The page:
Petitioning for change: The College’s obligation to prioritize student health

A recent petition addressed to “Williams Administration” called on the College to sell several slabs of the new library quad marble to pay the salary of another therapist at the Health Center for one year. The tongue-in-cheek petition calls attention to a real problem: the lack of mental health counseling on campus. The current staff are too few in number and not diverse enough to meet students’ needs for therapy.

The marble slabs are a convenient symbol that makes the College’s misallocation of its substantial resources manifest. Students frustrated by insufficient financial aid or long waits for their therapy may walk past the jumbled classicism and wonder whether the College’s ever-growing endowment supports campus beautification projects at the expense of student wellbeing. Of course, a beautiful campus attracts prospective students and deep-pocketed alumni. However, the administration should not forget that its most proximate obligation is to current students. These, moreover, are the alumni of the future; the happier students are during their time at the College, the more likely they may be to donate to their alma mater later in life.

College-aged adults have been shown to be the group most vulnerable to mental illness, as symptoms are most likely to develop during this age range. On top of this, a demanding institution such as Williams is fertile ground for mental health issues. Early treatment of these problems in college can help to improve long-term health far beyond students’ time at the College. Given the pervasiveness of mental health issues among its students, the College should have a large enough qualified staff to allow all students in need of therapy to schedule regular or occasional sessions.

Currently, however, the Health Center employs only eight therapists, three of whom are merely part-time, short-term fellows. Students at the trustee forum Saturday said they could only get a half hour appointment every two weeks, and the creator of the petition said it took her two weeks to get an appointment. The Health Center may refer students to group therapy when individual sessions are not available, but being with a group of peers is often makes it uncomfortable to discuss personal matters. There is also no in-person therapy available on weekends, though a counselor is on call, making scheduling even more difficult. Furthermore, access to psych services over the summer is limited exclusively to students who have a prior relationship with a counselor. Clearly, eight therapists are not nearly enough to meet the demand for mental health counseling on campus.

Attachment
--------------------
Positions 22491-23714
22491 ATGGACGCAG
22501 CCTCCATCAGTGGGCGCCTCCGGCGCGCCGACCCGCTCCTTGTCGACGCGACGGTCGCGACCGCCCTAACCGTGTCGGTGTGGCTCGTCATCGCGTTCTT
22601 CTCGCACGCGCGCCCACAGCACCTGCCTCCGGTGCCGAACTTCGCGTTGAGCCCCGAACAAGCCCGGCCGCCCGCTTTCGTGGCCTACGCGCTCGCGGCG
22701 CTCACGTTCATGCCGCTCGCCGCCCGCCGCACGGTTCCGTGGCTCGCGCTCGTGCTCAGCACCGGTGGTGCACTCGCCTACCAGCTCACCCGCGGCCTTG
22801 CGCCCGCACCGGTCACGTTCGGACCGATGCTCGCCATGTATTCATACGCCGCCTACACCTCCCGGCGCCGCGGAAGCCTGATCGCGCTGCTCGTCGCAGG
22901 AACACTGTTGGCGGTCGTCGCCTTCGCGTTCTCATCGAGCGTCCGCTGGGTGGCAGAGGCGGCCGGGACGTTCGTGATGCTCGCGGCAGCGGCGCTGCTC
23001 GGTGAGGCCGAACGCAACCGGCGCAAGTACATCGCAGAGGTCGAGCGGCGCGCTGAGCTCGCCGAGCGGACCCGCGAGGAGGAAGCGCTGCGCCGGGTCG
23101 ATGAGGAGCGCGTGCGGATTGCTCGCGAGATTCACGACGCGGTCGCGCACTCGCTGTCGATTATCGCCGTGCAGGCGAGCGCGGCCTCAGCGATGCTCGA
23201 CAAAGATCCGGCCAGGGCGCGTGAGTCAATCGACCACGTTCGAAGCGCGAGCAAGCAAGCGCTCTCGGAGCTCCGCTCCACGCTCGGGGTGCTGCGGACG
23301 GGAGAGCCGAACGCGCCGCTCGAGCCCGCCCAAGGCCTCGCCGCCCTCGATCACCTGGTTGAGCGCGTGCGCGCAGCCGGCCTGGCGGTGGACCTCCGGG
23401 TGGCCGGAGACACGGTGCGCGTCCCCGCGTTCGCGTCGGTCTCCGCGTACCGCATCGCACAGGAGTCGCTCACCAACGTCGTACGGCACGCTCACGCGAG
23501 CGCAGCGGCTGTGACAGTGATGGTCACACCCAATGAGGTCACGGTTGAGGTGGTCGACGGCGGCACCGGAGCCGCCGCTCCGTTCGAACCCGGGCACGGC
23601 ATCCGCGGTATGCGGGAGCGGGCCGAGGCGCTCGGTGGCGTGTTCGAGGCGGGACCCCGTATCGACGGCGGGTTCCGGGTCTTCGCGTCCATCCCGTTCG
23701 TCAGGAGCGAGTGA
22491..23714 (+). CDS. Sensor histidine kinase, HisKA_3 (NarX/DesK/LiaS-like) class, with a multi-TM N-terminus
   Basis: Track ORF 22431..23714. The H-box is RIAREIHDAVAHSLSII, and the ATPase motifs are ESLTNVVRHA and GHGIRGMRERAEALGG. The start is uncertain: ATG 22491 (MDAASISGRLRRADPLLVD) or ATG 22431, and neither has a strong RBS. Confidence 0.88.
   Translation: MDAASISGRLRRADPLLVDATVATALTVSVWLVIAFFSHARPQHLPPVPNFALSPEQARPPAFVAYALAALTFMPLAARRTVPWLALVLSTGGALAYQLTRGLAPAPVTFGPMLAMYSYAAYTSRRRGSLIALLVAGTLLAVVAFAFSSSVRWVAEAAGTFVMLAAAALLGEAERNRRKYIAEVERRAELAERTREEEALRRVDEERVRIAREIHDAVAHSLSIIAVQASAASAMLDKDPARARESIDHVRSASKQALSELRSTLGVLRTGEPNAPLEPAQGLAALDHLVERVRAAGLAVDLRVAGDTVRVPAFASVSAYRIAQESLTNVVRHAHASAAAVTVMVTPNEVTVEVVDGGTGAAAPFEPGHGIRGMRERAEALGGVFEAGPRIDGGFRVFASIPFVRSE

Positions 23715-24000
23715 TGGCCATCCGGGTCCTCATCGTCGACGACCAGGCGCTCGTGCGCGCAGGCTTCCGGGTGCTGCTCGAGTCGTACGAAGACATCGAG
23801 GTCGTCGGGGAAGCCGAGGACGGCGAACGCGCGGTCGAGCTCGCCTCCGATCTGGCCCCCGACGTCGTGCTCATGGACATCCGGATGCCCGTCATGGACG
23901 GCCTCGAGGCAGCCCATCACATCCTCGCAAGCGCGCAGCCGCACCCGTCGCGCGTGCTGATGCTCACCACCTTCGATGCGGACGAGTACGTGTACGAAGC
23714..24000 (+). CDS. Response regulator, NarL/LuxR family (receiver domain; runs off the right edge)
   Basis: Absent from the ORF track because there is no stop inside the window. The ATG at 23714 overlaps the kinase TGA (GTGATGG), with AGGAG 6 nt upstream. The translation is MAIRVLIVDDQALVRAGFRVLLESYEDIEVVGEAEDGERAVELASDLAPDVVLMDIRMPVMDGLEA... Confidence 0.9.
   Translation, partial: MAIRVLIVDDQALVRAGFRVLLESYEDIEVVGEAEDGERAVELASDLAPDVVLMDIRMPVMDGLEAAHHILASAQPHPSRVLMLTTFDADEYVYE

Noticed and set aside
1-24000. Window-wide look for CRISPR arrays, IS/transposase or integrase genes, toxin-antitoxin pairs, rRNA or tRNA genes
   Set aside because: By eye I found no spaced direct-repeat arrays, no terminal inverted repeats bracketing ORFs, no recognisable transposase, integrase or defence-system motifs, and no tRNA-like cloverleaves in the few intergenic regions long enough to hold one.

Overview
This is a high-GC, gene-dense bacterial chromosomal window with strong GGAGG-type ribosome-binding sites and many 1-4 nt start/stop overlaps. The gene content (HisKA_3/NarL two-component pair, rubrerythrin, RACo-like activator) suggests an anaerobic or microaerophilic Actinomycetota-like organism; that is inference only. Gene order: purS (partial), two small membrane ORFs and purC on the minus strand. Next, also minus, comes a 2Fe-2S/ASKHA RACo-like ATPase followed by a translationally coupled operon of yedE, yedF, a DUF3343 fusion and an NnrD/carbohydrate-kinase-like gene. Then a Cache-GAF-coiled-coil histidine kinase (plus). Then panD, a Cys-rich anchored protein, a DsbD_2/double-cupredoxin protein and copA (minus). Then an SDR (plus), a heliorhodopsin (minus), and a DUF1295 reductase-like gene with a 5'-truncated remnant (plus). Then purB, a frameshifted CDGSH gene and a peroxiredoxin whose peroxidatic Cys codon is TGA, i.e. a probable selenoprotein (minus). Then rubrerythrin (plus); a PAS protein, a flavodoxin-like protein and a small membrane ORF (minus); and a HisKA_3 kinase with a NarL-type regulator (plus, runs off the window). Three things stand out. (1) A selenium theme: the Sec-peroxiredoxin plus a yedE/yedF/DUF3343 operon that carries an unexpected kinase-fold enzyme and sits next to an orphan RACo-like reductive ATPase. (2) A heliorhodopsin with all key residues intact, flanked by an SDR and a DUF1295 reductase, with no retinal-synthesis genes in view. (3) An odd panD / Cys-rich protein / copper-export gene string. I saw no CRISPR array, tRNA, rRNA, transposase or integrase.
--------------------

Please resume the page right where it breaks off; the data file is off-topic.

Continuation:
Maintaining therapy throughout one’s time at the College can be difficult as well. The three fellows are only at the College for two years each. After fellows leave, their patients must find new counselors and build new relationships with them. Given the isolation of Williamstown, finding a therapist off-campus is both difficult and expensive. It is the College’s responsibility to allocate funds to ensure that the Health Center has enough therapists so that all students who want scheduled or on-demand therapy can receive it.

Newly-hired Health Center therapists should include people of color and therapists who identify as LGBTQ, insofar as this is possible when hiring. Currently, there are only three people of color on psych services staff, two of whom are fellows. Diversity in therapists is valuable not just as an end in itself, but also as a means to make therapy more accessible and effective for many students. This will help ensure the wellbeing of all students, some of whom may hesitate to seek help when they feel that certain therapists cannot understand their experiences.

There are, however, other avenues available for students seeking help. Call-In Walk-In (CIWI) at Peer Health provides a valuable source of counseling for students. For the time being, when therapists are overbooked, the Health Center should inform students asking for appointments that other resources, like CIWI, are available on campus, rather than just point them to group therapy. The administration should also be more active in promoting alternative services. This should only be a temporary solution, however, and the College needs to permanently expand its psych services program. When the College can afford to sprinkle its campus with expensive stones, it can afford to allocate money to the issues that matter most to its students.

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